In the construction of a group identity a multi-group reality is required, which is necessary for the distinction between the members of the group and those who are not, since it is from this that the identity based on the we, is formed, which is realized in comparison to them. “To have an identity is to know oneself as different ... social identity arises from the comparison and differentiation with other groups ... In that sense, national identity would not be so much ‘what we are’ (in an abstract sense), but rather the result of a rational process by which we perceive ourselves as different (and generally better) than the groups that surround us” (Sangrador, 1996: p. 26). Although for the conformation of the social identity of adscription, the sense of belonging is fundamental, which is given by the subjective elements that make up the sense of the we; it is not the subjective elements that base the adscription that we give to others through the they or the others, but we create categories based on specific historical processes.
Although the collective identity is created within the recognition of a certain homogeneity that exists as soon as we are a product of socialization, we are our own experience with our concrete needs so that if homogeneity, social identity, exists as soon as we share the way of interpreting reality, this being a product of our subjectivity is a particular construction of the one who perceives it, so the same stimulus is not interpreted exactly in the same way by all those who perceive it in spite of the shared social conditions of existence. We form at the same time a Social Identity, a Personal Identity, which do not oppose each other, but are inserted in a structured way, forming the construction we make of reality and which is manifested, in part, through the idea we have of ourselves and in the way we interpret others, since we are also built on the basis of differentiation.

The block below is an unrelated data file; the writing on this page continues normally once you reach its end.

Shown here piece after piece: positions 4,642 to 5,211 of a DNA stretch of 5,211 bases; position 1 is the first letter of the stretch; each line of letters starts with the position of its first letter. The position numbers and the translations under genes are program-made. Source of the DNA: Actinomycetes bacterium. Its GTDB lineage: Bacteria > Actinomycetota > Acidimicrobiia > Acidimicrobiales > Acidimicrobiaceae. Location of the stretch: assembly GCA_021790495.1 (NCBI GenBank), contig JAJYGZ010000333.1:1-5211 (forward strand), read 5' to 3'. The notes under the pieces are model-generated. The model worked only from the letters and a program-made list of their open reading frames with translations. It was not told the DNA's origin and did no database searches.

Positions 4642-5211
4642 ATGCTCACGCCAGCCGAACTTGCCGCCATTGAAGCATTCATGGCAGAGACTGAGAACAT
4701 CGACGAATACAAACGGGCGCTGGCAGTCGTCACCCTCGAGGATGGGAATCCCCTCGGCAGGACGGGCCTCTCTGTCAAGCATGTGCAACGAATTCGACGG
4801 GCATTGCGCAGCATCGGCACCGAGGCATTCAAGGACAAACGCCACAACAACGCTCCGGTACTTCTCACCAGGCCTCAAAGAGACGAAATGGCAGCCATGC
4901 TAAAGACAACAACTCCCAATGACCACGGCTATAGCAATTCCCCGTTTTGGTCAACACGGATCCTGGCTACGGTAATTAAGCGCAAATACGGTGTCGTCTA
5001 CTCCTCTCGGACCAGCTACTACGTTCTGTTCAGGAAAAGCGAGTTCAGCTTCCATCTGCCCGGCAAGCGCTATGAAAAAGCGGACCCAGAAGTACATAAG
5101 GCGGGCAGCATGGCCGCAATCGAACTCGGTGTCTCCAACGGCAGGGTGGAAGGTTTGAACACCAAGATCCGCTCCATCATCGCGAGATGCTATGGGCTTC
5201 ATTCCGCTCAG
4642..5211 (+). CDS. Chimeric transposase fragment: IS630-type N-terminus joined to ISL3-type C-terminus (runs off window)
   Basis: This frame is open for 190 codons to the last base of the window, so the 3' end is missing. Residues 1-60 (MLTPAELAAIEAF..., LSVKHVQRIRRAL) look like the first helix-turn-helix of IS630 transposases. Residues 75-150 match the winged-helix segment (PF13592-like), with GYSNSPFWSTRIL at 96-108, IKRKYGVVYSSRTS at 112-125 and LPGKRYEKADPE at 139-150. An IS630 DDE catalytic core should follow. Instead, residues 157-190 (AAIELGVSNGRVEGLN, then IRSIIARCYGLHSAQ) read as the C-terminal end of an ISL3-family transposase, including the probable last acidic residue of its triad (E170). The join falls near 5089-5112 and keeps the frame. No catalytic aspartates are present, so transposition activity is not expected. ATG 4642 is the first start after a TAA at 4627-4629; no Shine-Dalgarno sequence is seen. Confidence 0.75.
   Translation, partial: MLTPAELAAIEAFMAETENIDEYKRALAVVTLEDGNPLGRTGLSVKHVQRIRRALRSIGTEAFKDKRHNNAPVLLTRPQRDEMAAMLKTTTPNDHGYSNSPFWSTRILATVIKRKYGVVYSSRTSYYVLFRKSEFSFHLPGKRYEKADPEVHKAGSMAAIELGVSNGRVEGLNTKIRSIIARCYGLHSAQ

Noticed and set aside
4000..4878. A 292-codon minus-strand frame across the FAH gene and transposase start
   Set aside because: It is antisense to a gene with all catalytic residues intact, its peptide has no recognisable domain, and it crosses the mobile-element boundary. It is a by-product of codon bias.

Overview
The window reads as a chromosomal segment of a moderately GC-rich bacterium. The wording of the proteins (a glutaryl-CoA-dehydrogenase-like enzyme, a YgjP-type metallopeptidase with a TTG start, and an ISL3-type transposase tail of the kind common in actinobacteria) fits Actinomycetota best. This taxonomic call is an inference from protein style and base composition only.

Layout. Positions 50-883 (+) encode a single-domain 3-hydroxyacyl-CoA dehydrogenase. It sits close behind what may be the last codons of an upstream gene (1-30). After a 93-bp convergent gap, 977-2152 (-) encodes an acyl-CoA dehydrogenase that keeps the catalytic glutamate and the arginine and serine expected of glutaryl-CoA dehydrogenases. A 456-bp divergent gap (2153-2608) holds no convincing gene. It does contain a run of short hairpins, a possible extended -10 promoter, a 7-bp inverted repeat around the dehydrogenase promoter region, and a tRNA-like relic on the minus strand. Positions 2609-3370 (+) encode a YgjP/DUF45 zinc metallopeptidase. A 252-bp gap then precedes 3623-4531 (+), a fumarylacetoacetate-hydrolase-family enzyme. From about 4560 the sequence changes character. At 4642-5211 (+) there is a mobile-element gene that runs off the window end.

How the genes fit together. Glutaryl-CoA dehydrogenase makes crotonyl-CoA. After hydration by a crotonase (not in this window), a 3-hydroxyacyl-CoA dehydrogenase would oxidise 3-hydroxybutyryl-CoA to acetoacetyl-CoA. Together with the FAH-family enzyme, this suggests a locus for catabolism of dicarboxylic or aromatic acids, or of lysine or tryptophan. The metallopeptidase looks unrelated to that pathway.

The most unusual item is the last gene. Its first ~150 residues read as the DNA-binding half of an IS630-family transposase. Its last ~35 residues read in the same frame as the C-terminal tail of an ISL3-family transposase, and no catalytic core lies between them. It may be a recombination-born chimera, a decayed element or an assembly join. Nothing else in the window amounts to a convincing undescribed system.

We are our own experience, although influenced by the criteria of interpretation that we have been formed, as experience that is, is necessarily personal; we share criteria of interpretation from the idea that we have, which is acquired based on a we, which as an element of identity is promoted within the same society reaffirming the elements of collective identity, which of the construction of reality, homogeneity, we have when we see ourselves reflected in our fellow men; however, there is particularity in homogeneity, in fact, homogeneity is the manifestation of agreement between particularities, the objective in science, for example, is an agreement of subjectivities; not only should we not think in strict terms of homogeneity, we are also a process of constant change in which the different elements that make us up affect our perception and interpretation of reality, depending on how important their presence is at a given time; our moods can determine the perception even change the sense of communication that a gesture can cause us, the interpretation we make of reality depends on the constant changes we are having, as the knowledge, we integrate it into us by transforming ourselves.